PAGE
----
“I talked to a manufacturer of a four-axis machine that worked with software that wrapped the inlay design around a cone prior to cutting,” Drexler continued. “But their machine weighed about 6000 pounds, took up an entire garage bay and cost $125,000. It was outside my budget and too big to fit comfortably in my shop. So I was very interested when a vendor told me they could provide software that would accomplish the same thing on a Techno CNC router with an optional rotary table serving as the fourth axis, which cost only about one fifth as much while weighing much less and taking up significantly less space. The seller provided a custom postprocessor for the Mastercam CNC software that projects the flat inlays onto a conical surface, with an additional feature known as trapezoidal scaling.”
Drexler now designs the inlays using the computer-aided design capabilities of Mastercam software. He then enters the dimensions of the cue including the length, large diameter and small diameter. The software then automatically overlays the inlay design onto the conical cue and generates programs for producing the pocket in the cue and the pieces that fit into the pockets. Drexler said that there are less than half a dozen people in the world constructing pool cues using this true 4th axis method to produce the male and female inlay with matching contoured surfaces.
Techno’s LC router offers smooth motion, a high level of accuracy and repeatability and minimal maintenance. A closed loop servo control system provides constant position feedback, higher power, and smooth continuous motion, eliminating the possibility of losing position in the middle of a part. The machine is available in five sizes, with work envelopes of 30 by 24 inches, 50 by 48 inches, 50 by 96 inches, 59 by 120, and 78 by 120. Each of these models provides a repeatability of 0.001 inches, a resolution of 0.0002 inches and a maximum speed of 250 inches per minutes. The machine comes fully assembled and includes Techno’s Windows-based CNC G-code interface with free lifetime software upgrades. Techno offers four different models of rotary tables with different levels of precision and load capacity.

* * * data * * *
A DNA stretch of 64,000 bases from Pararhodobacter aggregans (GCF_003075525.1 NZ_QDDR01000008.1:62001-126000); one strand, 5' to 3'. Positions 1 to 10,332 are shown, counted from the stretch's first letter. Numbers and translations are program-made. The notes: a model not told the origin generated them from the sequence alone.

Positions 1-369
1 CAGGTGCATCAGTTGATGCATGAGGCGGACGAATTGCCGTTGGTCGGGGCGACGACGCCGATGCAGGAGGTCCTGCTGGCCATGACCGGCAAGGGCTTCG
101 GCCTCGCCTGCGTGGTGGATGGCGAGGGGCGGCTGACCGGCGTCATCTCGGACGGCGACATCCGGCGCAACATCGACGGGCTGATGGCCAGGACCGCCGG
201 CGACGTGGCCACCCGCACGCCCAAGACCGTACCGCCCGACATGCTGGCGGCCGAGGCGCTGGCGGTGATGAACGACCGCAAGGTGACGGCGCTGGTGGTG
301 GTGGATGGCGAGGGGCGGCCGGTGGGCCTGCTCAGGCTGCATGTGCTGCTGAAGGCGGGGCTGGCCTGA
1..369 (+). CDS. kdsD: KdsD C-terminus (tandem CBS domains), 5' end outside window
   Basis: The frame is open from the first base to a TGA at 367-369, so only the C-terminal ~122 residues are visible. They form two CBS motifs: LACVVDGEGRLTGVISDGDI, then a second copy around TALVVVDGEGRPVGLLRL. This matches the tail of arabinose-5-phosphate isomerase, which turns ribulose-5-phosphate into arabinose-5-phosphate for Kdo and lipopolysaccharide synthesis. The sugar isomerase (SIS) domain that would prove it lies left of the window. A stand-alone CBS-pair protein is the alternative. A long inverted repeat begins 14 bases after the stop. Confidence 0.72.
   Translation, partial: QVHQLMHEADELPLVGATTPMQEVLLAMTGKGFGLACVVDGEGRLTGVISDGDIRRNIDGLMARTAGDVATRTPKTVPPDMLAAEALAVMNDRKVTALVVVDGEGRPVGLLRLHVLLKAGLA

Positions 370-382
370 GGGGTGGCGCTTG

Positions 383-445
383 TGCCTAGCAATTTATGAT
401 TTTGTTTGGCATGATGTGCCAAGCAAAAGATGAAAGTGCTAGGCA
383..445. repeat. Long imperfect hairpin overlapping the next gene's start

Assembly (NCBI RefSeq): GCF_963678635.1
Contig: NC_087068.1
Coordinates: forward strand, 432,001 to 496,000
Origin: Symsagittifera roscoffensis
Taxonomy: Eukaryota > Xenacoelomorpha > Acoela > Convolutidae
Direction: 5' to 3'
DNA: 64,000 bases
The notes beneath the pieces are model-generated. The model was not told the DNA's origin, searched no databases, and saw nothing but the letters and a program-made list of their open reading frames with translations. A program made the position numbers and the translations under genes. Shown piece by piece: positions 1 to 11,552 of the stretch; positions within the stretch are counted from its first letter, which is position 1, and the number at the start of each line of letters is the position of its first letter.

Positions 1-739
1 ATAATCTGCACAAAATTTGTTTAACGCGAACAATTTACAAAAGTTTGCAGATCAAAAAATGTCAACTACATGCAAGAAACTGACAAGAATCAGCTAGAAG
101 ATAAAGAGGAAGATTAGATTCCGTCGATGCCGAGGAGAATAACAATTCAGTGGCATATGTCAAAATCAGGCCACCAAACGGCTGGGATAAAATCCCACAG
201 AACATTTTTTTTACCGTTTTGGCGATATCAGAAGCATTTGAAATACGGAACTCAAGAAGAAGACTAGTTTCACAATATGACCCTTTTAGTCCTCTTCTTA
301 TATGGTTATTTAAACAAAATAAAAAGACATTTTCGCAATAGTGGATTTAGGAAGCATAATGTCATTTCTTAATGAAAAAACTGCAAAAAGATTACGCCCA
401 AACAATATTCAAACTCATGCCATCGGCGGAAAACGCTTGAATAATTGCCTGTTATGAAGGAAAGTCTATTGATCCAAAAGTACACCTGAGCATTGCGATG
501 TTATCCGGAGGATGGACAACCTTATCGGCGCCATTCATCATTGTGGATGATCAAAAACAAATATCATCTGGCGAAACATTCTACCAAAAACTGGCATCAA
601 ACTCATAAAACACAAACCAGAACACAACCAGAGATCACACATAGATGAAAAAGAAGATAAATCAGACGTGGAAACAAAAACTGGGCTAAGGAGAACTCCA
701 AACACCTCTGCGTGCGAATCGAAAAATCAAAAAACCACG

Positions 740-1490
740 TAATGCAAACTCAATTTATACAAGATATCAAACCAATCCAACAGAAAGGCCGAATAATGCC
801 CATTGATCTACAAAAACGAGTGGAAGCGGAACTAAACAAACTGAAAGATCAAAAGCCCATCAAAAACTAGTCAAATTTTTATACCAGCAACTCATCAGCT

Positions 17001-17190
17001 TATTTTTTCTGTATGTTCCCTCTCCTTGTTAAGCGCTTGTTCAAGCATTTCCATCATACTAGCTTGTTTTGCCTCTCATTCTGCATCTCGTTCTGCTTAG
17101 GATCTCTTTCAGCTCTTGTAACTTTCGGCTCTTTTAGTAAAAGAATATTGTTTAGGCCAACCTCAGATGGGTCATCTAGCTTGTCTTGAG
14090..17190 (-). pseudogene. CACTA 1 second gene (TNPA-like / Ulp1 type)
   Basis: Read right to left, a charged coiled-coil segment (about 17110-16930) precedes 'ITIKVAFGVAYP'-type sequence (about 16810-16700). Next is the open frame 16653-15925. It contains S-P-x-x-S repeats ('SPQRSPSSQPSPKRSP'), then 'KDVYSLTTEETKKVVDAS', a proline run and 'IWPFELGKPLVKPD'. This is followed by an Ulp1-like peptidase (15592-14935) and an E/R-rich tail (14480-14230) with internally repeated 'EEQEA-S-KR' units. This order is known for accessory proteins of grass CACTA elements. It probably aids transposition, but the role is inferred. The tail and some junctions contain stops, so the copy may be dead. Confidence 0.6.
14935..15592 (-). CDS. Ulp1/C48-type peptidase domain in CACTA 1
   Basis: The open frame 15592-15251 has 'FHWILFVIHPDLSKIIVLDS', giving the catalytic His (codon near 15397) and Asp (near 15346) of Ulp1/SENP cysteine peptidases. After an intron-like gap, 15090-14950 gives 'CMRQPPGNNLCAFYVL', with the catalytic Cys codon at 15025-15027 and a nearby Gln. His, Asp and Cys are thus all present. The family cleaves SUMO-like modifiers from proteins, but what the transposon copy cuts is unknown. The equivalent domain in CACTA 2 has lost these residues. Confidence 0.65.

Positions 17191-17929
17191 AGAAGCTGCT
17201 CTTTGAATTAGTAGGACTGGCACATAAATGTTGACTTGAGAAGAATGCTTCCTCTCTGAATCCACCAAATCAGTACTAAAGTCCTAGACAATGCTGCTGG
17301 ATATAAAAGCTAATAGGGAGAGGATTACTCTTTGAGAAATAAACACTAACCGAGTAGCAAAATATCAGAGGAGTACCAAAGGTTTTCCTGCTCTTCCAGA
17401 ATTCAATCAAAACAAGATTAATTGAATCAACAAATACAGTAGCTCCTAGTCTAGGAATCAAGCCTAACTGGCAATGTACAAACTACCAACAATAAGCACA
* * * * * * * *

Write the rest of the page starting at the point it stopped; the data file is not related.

Drexler has used the Techno gantry CNC router to build many notable custom cues. One of the best known is the cue he built for Paul Newman to commemorate the movie “The Hustler,” which was auctioned off to benefit The Hole in the Wall Gang Camp. The cue, autographed by Paul Newman, contains ivory inlays shaped like frames in a film strip with actual scenes from “The Hustler” movie rendered by scrimshander Sandra Brady. The Hole in the Wall Gang Camp was founded by Newman in 1988 and named for the secret outlaw hiding place in his film “Butch Cassidy and the Sundance Kid.” The camp serves children with serious illnesses such as cancer, sickle cell anemia, HIV/AIDS, hemophilia and other serious conditions who, at this special camping facility, can enjoy more activities than they or their parents ever thought possible. The activities, including archery, mini golf, swimming, boating, fishing, horseback riding, arts and crafts, sports, theatre and camping, are all designed to include every child and ensure that no child will fail.
Drexler also designed and constructed several notable cues for both the Sultan of Brunei and his brother Prince Jefri Bolkiah. Bolkiah’s personal holdings have included the British jeweler Asprey, the New York Palace Hotel, the Hotel Bel-Air in Los Angeles and the Plaza Athénée in Paris. One cue has four inlaid polo players and polo ponies. Prince Jefri also commissioned Drexler to make a cue to celebrate the Ferrari manufacturer’s Formula One championship team cup victory. The cue features the Ferrari stallion, the Italian flag’s tri-colors, the black and white checkered finish flag and the helmets of drivers Michael Shoemaker and teammate Eddie Irvine, inlaid in gold.
“As a professional craftsman, my greatest satisfaction is achieved by combining beauty and function to create cues that will excite everyone from casual players to world champions,” Drexler said. “Techno routers make it practical and affordable for me to provide my customers with a level of quality and detail that would otherwise require a machine that cost five times as much.”
Have something to say? Share your thoughts with us in the comments below.